from the Circuit Court of Winnebago County. No. 09-CF-1537
Honorable John S. Lowry, Judge, Presiding.
JUSTICE SCHOSTOK delivered the judgment of the court, with
opinion. Justices Jorgensen and Spence concurred in the
judgment and opinion.
1 Defendant, Franklin T. Byrd, appeals from the judgment of
the circuit court of Winnebago County sentencing him to an
aggregate prison term of 86 years on his convictions of
intentional first-degree murder (720 ILCS 5/9-1(a)(1) (West
2008)) and armed robbery (720 ILCS 5/18-2(a)(4) (West 2008)).
He contends that the trial court abused its discretion in
refusing to seat a potential juror as a remedy for a
violation of Batson v. Kentucky, 476 U.S. 79 (1986),
and in imposing the sentence. Because the court did not abuse
its discretion in refusing to seat the juror or in imposing
the sentence, we affirm.
2 I. BACKGROUND
3 During jury selection, the State exercised peremptory
challenges on three African-American potential jurors (Nos.
1, 21, and 22). Following the challenges, defendant requested
a hearing pursuant to Batson.
4 At the outset of the hearing, in chambers, the State noted
that jurors 21 and 22 had not been excused and were still in
the courtroom. The trial court responded that going into the
courtroom to excuse the two jurors would draw unnecessary
attention. Because juror 1 had been peremptorily challenged
earlier that day, the court had already excused juror 1.
5 The trial court ruled that defendant did not make a
prima facie case of purposeful discrimination as to
either juror 1 or juror 22. As to juror 21, however, the
court found that defendant made a prima facie case.
6 The State then offered its race-neutral explanation for
challenging juror 21, stating that the juror's brother
had been arrested for a drug crime and the juror had visited
him in jail. The State maintained that the juror would
closely identify with defendant's sister, who had visited
defendant in jail. The State added that, when it questioned
juror 21, she appeared to be defensive, in that she "had
her brows knitted" and "had her arms crossed"
in reaction to being asked whether the criminal justice
system had been fair to her brother.
7 Before the trial court ruled regarding juror 21, the State
commented that "there's no remedy [for] a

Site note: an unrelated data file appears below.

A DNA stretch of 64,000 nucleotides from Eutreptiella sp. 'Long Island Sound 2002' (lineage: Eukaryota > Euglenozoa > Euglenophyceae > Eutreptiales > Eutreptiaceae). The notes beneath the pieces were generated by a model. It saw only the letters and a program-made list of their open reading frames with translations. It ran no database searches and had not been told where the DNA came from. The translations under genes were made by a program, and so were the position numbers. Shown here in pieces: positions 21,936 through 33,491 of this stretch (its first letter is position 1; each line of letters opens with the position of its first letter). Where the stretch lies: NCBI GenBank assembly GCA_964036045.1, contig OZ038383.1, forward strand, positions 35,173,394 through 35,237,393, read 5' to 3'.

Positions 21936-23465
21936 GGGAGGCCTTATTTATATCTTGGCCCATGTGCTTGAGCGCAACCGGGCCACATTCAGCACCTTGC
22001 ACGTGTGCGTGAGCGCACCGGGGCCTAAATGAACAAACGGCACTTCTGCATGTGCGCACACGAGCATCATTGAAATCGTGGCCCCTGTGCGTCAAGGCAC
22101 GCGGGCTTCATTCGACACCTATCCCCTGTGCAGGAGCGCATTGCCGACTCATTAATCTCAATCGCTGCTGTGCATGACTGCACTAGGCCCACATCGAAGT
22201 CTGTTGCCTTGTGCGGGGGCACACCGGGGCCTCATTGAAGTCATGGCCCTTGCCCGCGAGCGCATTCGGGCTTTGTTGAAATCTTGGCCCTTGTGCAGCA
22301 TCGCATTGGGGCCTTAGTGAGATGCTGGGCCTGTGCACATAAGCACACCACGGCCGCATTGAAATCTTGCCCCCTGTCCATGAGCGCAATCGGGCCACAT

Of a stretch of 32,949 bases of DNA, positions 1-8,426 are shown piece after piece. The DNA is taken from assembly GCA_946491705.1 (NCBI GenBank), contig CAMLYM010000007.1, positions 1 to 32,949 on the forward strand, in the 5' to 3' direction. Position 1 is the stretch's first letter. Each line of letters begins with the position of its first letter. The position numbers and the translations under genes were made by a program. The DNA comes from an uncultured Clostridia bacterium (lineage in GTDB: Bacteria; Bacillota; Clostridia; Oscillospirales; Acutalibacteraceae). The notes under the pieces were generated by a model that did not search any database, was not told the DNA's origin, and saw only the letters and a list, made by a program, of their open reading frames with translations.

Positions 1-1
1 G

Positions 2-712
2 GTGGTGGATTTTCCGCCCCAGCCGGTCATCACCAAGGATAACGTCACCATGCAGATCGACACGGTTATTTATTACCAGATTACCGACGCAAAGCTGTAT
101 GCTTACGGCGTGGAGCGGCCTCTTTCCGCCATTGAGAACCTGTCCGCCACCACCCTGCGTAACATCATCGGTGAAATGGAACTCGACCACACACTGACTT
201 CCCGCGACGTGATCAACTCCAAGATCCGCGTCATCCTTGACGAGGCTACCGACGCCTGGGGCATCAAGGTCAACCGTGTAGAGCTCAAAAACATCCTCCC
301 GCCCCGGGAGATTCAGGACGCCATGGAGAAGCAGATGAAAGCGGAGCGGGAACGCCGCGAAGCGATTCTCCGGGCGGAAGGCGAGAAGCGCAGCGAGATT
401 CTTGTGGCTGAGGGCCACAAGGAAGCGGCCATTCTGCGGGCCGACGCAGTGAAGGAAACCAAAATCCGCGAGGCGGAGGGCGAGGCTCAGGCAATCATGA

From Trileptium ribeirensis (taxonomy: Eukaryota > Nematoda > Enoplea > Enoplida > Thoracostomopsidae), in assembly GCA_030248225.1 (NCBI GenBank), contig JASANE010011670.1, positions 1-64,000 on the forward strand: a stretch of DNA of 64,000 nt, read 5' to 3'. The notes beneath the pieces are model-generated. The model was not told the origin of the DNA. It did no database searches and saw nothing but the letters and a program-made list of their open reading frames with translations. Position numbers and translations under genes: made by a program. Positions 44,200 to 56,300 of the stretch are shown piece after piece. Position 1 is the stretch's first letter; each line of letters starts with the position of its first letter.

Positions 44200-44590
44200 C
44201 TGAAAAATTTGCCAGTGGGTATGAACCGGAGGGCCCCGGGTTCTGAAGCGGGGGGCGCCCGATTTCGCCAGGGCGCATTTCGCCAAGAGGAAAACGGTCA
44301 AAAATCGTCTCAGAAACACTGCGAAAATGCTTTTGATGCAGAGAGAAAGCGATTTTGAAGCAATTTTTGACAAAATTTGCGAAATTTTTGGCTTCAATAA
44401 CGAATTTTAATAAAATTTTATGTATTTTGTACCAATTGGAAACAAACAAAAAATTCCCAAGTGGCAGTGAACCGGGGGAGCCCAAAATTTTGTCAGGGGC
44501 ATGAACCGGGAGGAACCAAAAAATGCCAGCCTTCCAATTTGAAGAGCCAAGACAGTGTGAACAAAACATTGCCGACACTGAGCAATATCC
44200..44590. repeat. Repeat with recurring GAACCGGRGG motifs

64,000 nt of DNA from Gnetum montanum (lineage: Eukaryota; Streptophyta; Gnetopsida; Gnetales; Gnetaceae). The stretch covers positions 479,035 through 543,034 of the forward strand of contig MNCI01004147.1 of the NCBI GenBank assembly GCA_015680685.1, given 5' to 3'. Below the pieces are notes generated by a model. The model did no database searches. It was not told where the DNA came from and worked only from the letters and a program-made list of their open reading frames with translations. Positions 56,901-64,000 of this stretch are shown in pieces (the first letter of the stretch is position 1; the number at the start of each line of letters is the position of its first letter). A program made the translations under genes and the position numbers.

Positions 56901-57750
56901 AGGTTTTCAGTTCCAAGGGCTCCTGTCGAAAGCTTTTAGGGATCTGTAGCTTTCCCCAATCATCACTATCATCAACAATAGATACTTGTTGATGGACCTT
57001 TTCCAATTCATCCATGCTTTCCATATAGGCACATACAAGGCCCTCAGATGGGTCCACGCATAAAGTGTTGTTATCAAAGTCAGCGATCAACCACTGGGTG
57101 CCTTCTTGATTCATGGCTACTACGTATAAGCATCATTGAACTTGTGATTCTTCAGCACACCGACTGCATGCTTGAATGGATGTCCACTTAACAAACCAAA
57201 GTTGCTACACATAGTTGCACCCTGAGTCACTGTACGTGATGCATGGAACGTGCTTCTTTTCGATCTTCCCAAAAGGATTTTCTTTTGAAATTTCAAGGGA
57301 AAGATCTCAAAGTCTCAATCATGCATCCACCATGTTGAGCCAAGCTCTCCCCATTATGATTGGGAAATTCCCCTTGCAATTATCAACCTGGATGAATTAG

Batson violation." When the court asked defense
counsel if she had any response to the State's comment,
she responded only that she "[thought] the Court [had]
the ultimate discretion whether or not to allow the State to
use a peremptory challenge to ensure someone a fair
8 Before ruling on the Batson issue, the trial court
gave all of the potential jurors a 15-minute break. After the
jurors returned to the courtroom, the court excused jurors 21
and 22. Defendant did not object to the court excusing juror
9 Upon returning to chambers, the trial court stated that it
was rejecting the State's race-neutral explanation for
challenging juror 21 and found a Batson violation.
In doing so, the court noted that it did not observe juror 21
cross her arms or be antagonistic or hostile toward the
State. The court added that, although juror 21 might not have
completely understood the State's questions, the court
did not interpret that as animus or hostility.
10 The State then stated that it misspoke when it earlier
told the court that there was no remedy for a Batson
violation. The State explained that it had found an Illinois
case that stated that when there is a Batson
violation "the proper remedy would be to impanel the
juror." When the court asked defense counsel to respond,
she stated that the State had accepted white jurors whom she
had seen crossing their arms and "[t]hat's the only
other thing [she would] add."
11 The trial court then discharged the entire jury pool.
Defendant did not object or request that juror 21 be seated.
The court then stated that it had "declared a mistrial
without prejudice." After ruling on various motions
in limine and other matters, the court ...